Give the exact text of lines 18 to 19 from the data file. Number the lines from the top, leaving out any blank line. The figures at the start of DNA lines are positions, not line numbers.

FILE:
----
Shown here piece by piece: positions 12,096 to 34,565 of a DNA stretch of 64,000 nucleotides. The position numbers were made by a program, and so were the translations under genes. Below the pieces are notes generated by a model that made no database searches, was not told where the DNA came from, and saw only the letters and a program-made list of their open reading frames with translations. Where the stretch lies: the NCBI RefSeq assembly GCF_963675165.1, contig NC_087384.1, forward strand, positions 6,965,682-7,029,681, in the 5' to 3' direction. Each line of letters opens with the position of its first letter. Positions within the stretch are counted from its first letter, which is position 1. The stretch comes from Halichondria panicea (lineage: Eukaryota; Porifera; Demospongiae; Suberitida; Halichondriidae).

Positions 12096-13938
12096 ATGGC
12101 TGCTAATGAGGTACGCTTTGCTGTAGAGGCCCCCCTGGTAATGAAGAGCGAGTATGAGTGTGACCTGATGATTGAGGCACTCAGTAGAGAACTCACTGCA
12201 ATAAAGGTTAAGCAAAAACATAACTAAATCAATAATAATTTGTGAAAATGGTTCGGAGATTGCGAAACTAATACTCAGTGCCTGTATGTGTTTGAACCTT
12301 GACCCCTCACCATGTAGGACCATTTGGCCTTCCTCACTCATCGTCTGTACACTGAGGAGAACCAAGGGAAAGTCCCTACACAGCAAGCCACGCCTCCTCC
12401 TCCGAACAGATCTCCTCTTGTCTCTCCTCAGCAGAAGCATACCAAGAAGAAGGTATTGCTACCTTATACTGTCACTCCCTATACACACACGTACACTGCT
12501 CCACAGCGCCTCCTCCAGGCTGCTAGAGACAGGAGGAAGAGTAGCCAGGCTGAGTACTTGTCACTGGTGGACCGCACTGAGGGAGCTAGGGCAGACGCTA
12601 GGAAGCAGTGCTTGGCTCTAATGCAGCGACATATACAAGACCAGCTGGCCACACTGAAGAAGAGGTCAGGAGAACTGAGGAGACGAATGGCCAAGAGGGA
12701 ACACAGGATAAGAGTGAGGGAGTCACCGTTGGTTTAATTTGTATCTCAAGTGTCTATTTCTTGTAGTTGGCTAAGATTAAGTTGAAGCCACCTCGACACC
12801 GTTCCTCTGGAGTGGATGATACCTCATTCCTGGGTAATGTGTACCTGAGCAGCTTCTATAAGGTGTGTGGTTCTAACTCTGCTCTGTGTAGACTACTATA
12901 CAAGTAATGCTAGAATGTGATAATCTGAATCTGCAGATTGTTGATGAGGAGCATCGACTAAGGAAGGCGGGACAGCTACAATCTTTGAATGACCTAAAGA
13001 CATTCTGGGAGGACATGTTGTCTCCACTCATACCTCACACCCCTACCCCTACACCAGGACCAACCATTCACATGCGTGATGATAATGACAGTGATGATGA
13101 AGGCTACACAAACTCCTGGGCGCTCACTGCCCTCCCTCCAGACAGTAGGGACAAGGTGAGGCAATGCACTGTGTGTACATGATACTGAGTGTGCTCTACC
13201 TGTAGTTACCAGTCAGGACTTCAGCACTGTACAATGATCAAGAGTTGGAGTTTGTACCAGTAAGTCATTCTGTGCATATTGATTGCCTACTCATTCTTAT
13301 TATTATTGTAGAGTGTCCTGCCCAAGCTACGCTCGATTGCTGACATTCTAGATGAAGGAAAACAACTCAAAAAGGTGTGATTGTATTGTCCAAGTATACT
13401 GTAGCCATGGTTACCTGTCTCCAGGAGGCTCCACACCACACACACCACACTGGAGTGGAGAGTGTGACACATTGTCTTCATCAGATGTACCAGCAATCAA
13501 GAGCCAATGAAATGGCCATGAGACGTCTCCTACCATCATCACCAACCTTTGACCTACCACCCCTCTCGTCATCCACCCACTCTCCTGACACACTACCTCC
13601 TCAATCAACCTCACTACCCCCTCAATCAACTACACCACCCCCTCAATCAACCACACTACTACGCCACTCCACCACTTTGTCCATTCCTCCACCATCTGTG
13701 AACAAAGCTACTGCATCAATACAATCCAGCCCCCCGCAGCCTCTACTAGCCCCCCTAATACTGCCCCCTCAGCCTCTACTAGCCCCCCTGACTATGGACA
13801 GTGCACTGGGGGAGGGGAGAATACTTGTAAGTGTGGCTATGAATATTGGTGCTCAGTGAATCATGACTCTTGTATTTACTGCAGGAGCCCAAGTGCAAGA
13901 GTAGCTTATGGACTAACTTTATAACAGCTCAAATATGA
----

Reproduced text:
13501 GAGCCAATGAAATGGCCATGAGACGTCTCCTACCATCATCACCAACCTTTGACCTACCACCCCTCTCGTCATCCACCCACTCTCCTGACACACTACCTCC
13601 TCAATCAACCTCACTACCCCCTCAATCAACTACACCACCCCCTCAATCAACCACACTACTACGCCACTCCACCACTTTGTCCATTCCTCCACCATCTGTG